the chairman, the supermodel and mr shirkan

For a year or so I worked on contract for a book publisher – the Opus Group who make really quite beautiful, albeit highly impractical and ridiculously expensive, tomes which are described as being “definitive” publications.

I worked on two books and this one was about the building of the Burj Khalifa in Dubai. Standing at an impressive 828 metres or 2,717 feet tall the tower is, at the time of writing, the tallest building in the world. Costing $1.5 billion dollars to build the project employed a workforce of over 12,000 mostly poorly paid migrants.

My main aim was to document the workforce, from labourer to project manager and also to look at the structure of the tower and adjoining mall which was built first. There had been a lot of criticism in relation to working conditions of the migrant workforce when I took the assignment on, and I only did so on the understanding that I could stay in a workers camp and commute to and from the site. I’m sure I wasn’t taken to the worst site but am satisfied that I met and photographed a fairly average set up. When it was all agreed and I made my way to the coach park to meet the crews I would be bunking with I got onto the allocated bus and must admit my heart sank somewhat when an ageing Bangladeshi man sat beside me, all smiles, and proceeded to show me animal porn on his phone. Stop the bus!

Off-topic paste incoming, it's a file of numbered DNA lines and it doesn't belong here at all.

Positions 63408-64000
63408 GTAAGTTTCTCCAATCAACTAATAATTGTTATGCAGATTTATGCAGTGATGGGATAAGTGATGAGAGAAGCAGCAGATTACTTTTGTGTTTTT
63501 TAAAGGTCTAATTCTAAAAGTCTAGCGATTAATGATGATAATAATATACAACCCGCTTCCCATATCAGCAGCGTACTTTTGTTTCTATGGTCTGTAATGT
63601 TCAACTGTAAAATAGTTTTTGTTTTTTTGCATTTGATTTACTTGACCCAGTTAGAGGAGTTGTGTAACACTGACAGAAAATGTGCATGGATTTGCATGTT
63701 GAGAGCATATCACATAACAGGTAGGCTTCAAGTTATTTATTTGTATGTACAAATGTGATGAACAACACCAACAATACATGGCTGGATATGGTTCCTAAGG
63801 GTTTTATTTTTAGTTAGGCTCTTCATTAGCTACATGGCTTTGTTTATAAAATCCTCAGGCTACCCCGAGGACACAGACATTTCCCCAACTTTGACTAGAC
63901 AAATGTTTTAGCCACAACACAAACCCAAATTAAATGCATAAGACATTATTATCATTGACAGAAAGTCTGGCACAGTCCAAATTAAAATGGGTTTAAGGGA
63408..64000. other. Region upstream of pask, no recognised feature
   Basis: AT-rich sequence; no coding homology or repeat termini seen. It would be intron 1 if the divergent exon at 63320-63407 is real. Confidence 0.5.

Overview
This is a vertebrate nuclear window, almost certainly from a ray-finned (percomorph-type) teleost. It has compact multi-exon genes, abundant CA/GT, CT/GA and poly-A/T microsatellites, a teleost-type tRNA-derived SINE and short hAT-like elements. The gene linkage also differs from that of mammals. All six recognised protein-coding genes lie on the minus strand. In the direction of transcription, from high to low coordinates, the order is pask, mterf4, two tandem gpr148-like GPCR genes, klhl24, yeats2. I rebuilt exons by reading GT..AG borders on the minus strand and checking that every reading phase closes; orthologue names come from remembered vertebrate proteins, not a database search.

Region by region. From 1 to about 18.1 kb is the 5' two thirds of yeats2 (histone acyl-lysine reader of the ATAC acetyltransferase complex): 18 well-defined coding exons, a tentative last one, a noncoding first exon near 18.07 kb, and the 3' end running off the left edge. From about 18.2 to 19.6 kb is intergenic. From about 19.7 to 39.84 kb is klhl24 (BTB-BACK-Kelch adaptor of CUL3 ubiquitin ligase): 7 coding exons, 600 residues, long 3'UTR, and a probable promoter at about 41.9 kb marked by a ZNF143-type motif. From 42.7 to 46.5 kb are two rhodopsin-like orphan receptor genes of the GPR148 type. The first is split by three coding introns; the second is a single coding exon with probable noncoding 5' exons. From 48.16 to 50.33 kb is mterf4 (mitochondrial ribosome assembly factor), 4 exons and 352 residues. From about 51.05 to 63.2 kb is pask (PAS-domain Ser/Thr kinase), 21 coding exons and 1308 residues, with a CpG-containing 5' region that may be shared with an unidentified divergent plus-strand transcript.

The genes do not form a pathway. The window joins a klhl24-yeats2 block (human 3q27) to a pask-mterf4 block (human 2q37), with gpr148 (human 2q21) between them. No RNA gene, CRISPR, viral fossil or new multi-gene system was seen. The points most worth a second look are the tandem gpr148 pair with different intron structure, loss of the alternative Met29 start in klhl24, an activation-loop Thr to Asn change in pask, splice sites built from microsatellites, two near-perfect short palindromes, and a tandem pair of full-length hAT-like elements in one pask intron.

A slightly different experience on another trip was photographing Helena Christensen, who was commissioned to photograph the chairman of Emaar Mohamed Alabbar, for the same book. It was obvious Helena was very uncomfortable in my presence but I did my level best to put her at ease :-)

The highlight – literally – was photographing Mr Shirkan the crane driver. Mr Shirkan operated the crane that was built on a separate steel structure at the very top of the building. There was an internal ladder, I think about 40 metres long, through the various sections of steel that made the crane tower. I thought my knuckles were going to split from gripping the steel rungs of the ladder. It’s really quite spooky how much the tower moves at that height. It can sway about 5 feet side to side at the very summit.

Anyway, my head eventually popped up into the floor hatch of the crane platform to meet Mr Shirkan, crane driver – and coolest, most laid back guy I’ve ever met. Despite the stress, long hours – and cracked glass in his cockpit above the world Mr Shikan seemed to have the most happy and infectious disposition.

Rocky horror video by Michael Tierney and pictures by yours truly.

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